By Jessica DuLong
Wednesday, March 9, 2005
Lesbian advocates in Jamaica are reaching out to the world, bringing public attention to conditions that make them fearful, even in their own neighborhoods.
(WOMENSENEWS)--While gay rights activists in the U.S. push for the right to marry, lesbians in Jamaica are fighting for the right to live.
Local activists say women who step outside societal norms--by dressing "too manly" or having few male visitors, for example--risk threats of verbal and physical abuse. Women have reportedly been raped, beaten, murdered and forced out of their homes or jobs simply for being lesbians.
Karlene--she only uses her first name out of fear for her own safety--has heard all too many horror stories. As co-chair of the country's first and only lesbian, gay, bisexual, and transgender group--Jamaica Forum for Lesbians, All-Sexuals and Gays, or J-FLAG--she is on the front lines of lesbian rights advocacy in Jamaica. Headquartered in Kingston, Jamaica's largest city, J-FLAG's activities include lobbying for legal reform; providing advocacy, counseling and referrals, in addition to coordinating educational activities community-wide.
"Just the other day abuses were hurled at me where I live, saying stuff like 'sodomite' (a derogatory term for lesbian), 'cocky fi u' (penis for you), 'Sodomite can't stay ya, gunshot fi u' (Lesbian can't stay here, gunshot for you)," Karlene says. "They find all kinds of names to call you. It lowers your self-esteem. When you're out in the community you just have to hold your head down and hope nobody finds out about your sexuality." Karlene has seen enough not to dismiss angry words as idle threats. She recalls the lesbian who was raped and beaten by the local 'don,' or gang leader: "Because she had no men coming to visit her, it was alleged that she must be a 'sodomite' and what she needed was a 'cock.'"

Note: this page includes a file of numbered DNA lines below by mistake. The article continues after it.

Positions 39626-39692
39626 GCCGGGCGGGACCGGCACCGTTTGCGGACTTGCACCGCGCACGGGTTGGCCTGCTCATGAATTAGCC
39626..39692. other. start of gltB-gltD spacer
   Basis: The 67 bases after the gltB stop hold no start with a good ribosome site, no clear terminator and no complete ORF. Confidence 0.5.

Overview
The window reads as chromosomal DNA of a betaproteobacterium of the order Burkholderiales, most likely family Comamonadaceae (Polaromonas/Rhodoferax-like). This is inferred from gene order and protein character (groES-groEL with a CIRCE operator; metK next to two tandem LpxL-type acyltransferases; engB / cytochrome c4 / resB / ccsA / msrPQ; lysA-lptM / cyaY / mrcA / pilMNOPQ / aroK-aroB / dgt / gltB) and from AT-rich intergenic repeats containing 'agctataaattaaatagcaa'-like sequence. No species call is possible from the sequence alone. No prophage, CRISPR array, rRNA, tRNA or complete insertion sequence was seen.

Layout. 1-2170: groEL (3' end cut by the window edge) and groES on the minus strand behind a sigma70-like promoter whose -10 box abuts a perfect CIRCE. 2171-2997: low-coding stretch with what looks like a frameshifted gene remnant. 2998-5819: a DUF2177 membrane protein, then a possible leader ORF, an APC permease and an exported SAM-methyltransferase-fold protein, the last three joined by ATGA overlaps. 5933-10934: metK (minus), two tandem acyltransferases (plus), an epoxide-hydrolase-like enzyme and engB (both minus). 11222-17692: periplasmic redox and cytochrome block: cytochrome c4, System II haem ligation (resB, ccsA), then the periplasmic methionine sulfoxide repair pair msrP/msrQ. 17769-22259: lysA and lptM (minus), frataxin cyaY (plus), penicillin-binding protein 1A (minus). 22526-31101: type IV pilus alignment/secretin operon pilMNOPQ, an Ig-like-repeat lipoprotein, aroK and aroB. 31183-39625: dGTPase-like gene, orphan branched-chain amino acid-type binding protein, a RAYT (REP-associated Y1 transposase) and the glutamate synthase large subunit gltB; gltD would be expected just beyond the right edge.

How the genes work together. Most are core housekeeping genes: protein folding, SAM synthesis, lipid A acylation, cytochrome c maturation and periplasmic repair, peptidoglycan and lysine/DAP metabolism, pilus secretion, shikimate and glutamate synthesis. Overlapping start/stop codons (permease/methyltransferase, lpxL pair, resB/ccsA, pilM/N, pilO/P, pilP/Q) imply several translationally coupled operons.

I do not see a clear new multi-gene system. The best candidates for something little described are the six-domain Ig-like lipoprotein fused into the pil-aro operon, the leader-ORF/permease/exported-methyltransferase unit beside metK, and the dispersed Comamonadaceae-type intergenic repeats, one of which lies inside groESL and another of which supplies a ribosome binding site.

She traveled throughout the United States last month on an Amnesty International-sponsored speaking tour to raise awareness and ask for help. Her message includes a litany of grim tales of rape, murder and constant verbal harassment, which she says is killing her community and hurting Jamaica as a whole.
Michael Heflin, director of Amnesty International's OUTfront program on lesbian, gay, bisexual and transgender human rights, says the events in all seven cities were successful with attendees committing to work with J-FLAG to improve conditions in Jamaica. "This tour granted new attention to the need to put pressure on Jamaican authorities: the government, the prime minister, the legislature and the police commissioner."